Now, take those day-to-day dramas and add moving house to the equation – an event that’s been rated more stressful than death and divorce. Feel your cortisol rising yet?

Relocating your home with little kids in tow can be tough, but there are three simple steps you can take to mitigate the stress your family experiences.

1. Maintain Sleeping & Eating Schedules

While your normal schedule might be up in the air from house hunting, packing and time taken off work, it’s important that your kids’ routines stay the same.

Make sure that your kids are sticking to their regular schedule of meals, naps and bedtimes as much as possible before, during and after the big move.

And, while it’s a good idea to get them out of the house on moving day, don’t forget to give your kids an opportunity to say goodbye to their old room before they go. A sudden relocation without any warning can cause a huge sense of loss in young children.

2. Don’t Redecorate Rooms Straight Away
It’s tempting to take a two-birds-one-stone approach to redecorating and moving. After all, why not avoid double handling and just swap out old stuff you no longer want with new items for your new home on the same day?

Kids crave normalcy and having familiar furniture and objects around while they learn the layout of your new home is crucial to reducing their stress.

Young children have a genuine fear of being alone, and this can be heightened if you’re moving into a larger house where it’s more difficult for them to find you when you’re in another room.

If you find your kids getting particularly clingy during the first few weeks at the new house, don’t admonish them. Their anxiety is natural, and it will pass as they get more and more used to their surroundings.

3. Take Care of Yourself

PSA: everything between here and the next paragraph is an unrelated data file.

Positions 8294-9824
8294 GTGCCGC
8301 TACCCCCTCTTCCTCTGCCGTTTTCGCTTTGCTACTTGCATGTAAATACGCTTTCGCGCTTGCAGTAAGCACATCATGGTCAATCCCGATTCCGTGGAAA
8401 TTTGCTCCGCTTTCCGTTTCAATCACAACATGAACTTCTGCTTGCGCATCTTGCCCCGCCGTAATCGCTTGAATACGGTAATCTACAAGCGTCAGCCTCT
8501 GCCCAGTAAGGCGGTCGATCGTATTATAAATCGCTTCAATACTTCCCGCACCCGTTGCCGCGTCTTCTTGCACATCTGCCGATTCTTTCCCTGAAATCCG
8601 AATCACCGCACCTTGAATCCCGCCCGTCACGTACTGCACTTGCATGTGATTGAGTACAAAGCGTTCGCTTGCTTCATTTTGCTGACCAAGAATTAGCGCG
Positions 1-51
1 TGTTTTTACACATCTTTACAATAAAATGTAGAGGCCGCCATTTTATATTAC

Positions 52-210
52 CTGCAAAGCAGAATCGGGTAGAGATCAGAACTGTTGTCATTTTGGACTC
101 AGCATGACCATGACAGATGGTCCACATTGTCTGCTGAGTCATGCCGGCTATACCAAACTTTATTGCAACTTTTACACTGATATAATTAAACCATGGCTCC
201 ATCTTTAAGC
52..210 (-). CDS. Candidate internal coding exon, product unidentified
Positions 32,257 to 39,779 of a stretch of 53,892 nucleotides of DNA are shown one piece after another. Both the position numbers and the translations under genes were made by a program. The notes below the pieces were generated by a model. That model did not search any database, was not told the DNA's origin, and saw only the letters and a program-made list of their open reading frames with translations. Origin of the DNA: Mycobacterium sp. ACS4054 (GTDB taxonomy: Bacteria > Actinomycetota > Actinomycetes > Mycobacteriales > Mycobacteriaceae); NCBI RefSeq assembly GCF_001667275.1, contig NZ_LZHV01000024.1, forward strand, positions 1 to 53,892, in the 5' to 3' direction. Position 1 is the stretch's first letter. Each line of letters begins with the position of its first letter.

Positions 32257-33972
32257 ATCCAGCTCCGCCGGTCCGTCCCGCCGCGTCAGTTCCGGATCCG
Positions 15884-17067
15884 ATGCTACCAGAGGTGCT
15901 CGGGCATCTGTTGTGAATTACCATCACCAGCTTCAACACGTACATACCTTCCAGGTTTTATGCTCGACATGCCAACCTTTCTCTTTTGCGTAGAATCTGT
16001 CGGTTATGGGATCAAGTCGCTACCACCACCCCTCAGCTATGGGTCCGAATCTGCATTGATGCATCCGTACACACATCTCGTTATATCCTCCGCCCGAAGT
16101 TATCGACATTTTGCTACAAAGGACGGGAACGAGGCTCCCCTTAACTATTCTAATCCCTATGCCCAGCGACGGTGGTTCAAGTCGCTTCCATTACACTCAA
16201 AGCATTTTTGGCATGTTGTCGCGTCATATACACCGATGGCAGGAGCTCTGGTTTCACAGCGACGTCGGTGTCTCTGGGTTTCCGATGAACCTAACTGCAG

No matter how much you try to hide it, when you’re feeling stressed out your children are bound to pick up on it!

Practicing self-care is particularly vital while moving house. A few pointers for keeping yourself (and your children) emotionally balanced during this time include:

Rely on routine and planning: Help yourself relax by budgeting for your move early (with a financial buffer for unanticipated expenses), making checklists with realistic deadlines and having a backup plan in case things don’t go as expected.

Get support: Seek help from family, friends and even organisations early and often. Whether it’s financial, physical or emotional support you’re after, find out who you can count on to be there for you before you start to feel like you need help.

Be kind to yourself: Remind yourself that you are doing your best. Stop the cycle of continually feeling like you can be doing more by planning out your days in advance and talking about your worries with friends and family.

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http://www.platinumfurnitureremovalistsbrisbane.com.au/removals-blog/

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When Your Last Baby is No Longer a Baby

Burrito Baby is growing up. For many people, January is a time of new beginnings, however I always feel like September is that time for me. Summer is over and we move into a new school year and a new season of cooling weather and falling leaves. I always start September feeling inspired to do more, and my creativity seems to rekindle itself in Autumn for some reason. This September has been no different, and a lot has been happening in our house. Husband and I have both had new projects at work, Sausage went into Year 5 and 11+ prep, but perhaps the biggest change is BB starting nursery.